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FA2

A unified token contract interface


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There are many considerations when implementing a smart contract, especially one that is the basis for tokens, from which language to choose to what standard to implement. We have talked about smart contract development on Tezos and how to work with clients, let's now focus our attention on token standardisation.

Let's first begin with a general definition on what is meant by a token in the blockchain world:

A token is a digital representation of an asset or utility.

In the past, the asset represented was often a financial asset, but tokenisation isn't limited to only financial assets. Moreover, by the digitalisation of an utility we mean tokens that are used for certain functionalities on-chain, so to say: The digital representation of a product and/or service for its holder.

The first challenge, when it comes to creating tokens, is deciding on the type of token. One can differentiate between fungible (like ERC-20 tokens), non-fungible (e.g. ERC-721) also known by their abbreviation NFT, and even semi-fungible tokens. The fungability of a token might change throughout its lifecycle. In addition, tokens can differentiate in their transferability.

What is meant by fungibility when talking about tokens? Fungibility refers to an instance in which a token is interchangeable with other instances of that token or not. Non-fungible tokens are important when a token requires a certain degree of uniqueness to be valuable.

Now, one could ask: Why is standardisation gaining track?

The demand for token standards has continuously risen, especially since the development of ERC-standards and the STO wave. As a reaction, FA1.2 (TZIP-7), a token standard, was released in 2019 leading to implementations in among others SmartPy and LIGO as well as financial use cases for fungible token contracts.

FA: A unified token contract interface

FA2 is a token standard on Tezos. The standard is based on a proposal for a unified token contract interface. It addresses two aspects of importance to token standards: Token type and permission standardisation.

It was meant to help support different token types. While FA1.2 requires multiple smart contracts for multiple tokens, FA2 allows single- and multi-token smart contracts for a variety of tokens. Thus, FA2 maintains the functionalities from the FA1.2 standard. At the same time, the creation of NFTs was taken into consideration, i.e. a greater potential for tokenisation was added with the introdcution of the FA2 standard. FA2 is agnostic to the token type and therefore, applicable to different types.

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Take a look at the proposal for FA2 (TZIP-12).

The main aim was to create a standard that allows for a variety of implementations for different token types, while providing widely-applicable common interface standards to integrate wallets, exchanges, and external developers. This was especially challenging in regard to the longevity to the standard: As Tezos is a self-amending protocol with evolving functionalities, FA2 needed to cover a broad spectrum to maintain its compatibility in the long term.

When it comes to the standardisation of permissions, standardisation brings the benefit of increasing trust in external smart contracts and centrally managed tokens. For this reason, FA2 standardises:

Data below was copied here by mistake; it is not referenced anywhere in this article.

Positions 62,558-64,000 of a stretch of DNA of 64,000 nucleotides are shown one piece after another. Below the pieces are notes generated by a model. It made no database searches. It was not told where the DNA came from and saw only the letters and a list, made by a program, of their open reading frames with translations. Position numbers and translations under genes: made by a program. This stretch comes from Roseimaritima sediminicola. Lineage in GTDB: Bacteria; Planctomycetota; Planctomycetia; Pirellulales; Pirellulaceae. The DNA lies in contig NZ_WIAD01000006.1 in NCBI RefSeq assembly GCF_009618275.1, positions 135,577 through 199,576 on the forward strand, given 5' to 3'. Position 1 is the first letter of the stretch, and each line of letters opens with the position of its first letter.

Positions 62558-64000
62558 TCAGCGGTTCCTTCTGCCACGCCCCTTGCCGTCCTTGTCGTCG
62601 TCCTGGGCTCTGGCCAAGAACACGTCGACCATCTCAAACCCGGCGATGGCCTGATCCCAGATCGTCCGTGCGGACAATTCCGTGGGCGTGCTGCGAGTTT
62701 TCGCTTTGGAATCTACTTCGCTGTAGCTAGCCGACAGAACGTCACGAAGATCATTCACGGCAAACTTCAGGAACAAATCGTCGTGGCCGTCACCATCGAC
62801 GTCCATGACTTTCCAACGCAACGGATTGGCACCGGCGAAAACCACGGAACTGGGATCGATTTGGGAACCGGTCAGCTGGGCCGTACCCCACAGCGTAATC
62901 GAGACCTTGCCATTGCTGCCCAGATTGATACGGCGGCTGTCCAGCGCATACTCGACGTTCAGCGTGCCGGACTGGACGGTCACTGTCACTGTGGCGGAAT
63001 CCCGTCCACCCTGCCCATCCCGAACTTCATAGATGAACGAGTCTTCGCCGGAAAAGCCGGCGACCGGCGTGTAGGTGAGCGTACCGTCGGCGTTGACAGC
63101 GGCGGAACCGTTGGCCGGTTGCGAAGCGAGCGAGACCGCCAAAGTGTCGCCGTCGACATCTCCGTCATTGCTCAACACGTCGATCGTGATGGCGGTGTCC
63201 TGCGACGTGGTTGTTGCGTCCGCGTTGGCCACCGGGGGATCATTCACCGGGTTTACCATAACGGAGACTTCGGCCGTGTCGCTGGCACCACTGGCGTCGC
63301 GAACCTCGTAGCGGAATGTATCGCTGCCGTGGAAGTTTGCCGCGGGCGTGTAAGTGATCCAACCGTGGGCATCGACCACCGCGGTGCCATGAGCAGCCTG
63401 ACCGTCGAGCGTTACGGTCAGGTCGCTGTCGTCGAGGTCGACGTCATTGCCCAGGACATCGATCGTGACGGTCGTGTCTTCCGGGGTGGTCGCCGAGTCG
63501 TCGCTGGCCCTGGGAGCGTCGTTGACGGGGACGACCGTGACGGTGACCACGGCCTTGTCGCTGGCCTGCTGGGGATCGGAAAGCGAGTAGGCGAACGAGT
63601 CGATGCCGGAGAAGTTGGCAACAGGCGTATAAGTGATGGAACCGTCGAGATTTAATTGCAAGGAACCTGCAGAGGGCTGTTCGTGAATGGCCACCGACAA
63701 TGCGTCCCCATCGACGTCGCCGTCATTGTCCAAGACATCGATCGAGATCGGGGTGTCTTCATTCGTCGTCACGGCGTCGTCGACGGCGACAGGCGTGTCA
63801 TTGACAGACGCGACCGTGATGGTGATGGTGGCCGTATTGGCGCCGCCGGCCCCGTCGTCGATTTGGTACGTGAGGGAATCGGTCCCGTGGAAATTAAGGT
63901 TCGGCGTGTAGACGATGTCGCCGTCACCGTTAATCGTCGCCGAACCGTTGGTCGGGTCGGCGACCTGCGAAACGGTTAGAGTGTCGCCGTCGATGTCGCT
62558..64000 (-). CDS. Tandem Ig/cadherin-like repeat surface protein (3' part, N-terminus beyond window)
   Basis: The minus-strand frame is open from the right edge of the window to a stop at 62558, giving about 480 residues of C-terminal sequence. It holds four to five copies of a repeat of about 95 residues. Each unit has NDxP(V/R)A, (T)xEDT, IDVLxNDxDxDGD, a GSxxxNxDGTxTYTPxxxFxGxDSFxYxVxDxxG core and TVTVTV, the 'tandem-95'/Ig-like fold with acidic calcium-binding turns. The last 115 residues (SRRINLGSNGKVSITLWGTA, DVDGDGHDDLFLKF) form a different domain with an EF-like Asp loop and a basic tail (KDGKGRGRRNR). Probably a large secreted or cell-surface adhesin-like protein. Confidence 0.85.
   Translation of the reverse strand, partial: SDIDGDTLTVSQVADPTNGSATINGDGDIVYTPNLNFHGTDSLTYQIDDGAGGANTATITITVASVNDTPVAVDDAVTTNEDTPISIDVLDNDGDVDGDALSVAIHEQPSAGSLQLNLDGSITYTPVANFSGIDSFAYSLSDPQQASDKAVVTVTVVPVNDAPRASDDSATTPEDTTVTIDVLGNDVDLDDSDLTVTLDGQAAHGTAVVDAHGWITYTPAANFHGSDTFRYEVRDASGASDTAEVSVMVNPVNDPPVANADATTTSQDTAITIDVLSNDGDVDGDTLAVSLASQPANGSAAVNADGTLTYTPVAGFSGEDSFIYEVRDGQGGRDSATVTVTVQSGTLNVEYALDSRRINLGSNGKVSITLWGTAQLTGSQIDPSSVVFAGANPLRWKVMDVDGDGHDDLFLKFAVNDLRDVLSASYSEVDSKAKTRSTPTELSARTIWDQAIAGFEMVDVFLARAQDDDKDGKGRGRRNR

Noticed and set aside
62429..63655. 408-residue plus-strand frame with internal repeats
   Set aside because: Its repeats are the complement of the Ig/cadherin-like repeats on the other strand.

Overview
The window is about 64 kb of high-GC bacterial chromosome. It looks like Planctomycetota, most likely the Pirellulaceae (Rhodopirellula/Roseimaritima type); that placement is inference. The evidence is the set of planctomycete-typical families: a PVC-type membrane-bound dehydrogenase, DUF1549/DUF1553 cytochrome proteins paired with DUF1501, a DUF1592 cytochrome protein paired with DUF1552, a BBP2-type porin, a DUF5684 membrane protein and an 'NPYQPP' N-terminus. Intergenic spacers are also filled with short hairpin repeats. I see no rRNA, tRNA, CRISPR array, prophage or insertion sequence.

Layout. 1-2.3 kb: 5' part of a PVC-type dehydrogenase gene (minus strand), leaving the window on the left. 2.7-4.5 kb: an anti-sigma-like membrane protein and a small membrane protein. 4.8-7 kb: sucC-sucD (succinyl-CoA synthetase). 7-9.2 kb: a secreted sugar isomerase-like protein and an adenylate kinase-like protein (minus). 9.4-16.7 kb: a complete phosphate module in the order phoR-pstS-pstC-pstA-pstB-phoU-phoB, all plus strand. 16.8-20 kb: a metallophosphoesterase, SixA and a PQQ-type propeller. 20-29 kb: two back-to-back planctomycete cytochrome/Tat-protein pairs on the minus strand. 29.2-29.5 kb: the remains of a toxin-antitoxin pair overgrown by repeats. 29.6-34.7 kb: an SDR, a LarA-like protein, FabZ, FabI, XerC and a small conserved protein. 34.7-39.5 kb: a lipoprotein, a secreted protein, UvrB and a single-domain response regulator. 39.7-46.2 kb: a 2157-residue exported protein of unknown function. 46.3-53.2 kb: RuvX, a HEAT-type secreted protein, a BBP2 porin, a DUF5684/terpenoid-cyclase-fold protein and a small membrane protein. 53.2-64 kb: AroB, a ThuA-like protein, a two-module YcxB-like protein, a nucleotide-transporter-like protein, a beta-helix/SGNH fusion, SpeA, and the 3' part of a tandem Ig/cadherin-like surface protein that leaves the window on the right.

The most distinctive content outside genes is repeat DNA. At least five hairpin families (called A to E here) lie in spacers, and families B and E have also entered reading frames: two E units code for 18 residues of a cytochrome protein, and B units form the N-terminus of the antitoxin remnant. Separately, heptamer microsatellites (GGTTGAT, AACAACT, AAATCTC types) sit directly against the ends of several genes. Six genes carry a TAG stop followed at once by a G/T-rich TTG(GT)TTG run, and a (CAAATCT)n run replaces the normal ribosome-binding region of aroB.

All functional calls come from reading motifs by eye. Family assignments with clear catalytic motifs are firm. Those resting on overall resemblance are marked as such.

• transfer semantics,
  • metadata,
  • accessing balances,
  • total supply, and
  • permission rights.
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Remember the role permissions play in the deployment pattern of a blockchain? If not, take a quick look at the section Main Ideas Behind the Tezos Protocol - Managing Chains.

When we talk about permissions regarding tokens, they can be understood as:

the rules that determine who can send how many tokens, receive them, and manage tokens for other users.

With FA2, those implementing the token contracts can configure freely:

  • the token type(s),
  • the token management (administration, whitelisting, etc.),
  • the supply operations (minting and burning tokens),
  • the permissioning architecture, and
  • questions on contract upgradability.

Specifically the permissioning architecture relates to whether permissioning is determined in the contract, i.e. a monolith, with a transfer hook to another contract, or a separate wrapper contract. Each of this options represents an FA2 implementation pattern for permissions.

FA2 permission implementation patterns

We can differentiate three implementation patterns:

  • monolith,
  • wrapper, and
  • transfer hook.

In a monolith smart contract implementation, the permissions are included in the FA2 token contract. This is often considered as the most viable option for Tezos when considering gas efficiency because calls to a single contract are more efficient. Monolith architectures do have disadvantages: They are less modular and permissioning is less flexible. In addition, upgrading the permissioning often requires re-deploying the smart contract or a migration. FA2 addresses this last aspect by including specifications for operators and signing-off permissions for tokens to another contract, either a generalised or application-specific permissioning contracts.

In a wrapper implementation, the separate wrapper contract applies permissions by forwarding calls to the main contract, which manages the token ledger. Wrappers allow for modularity and extending the functionalities of the main token contract. Moreover, they allow for easier upgrades and replacements. Wrapper approaches can lead to fragmentation and increase complexity.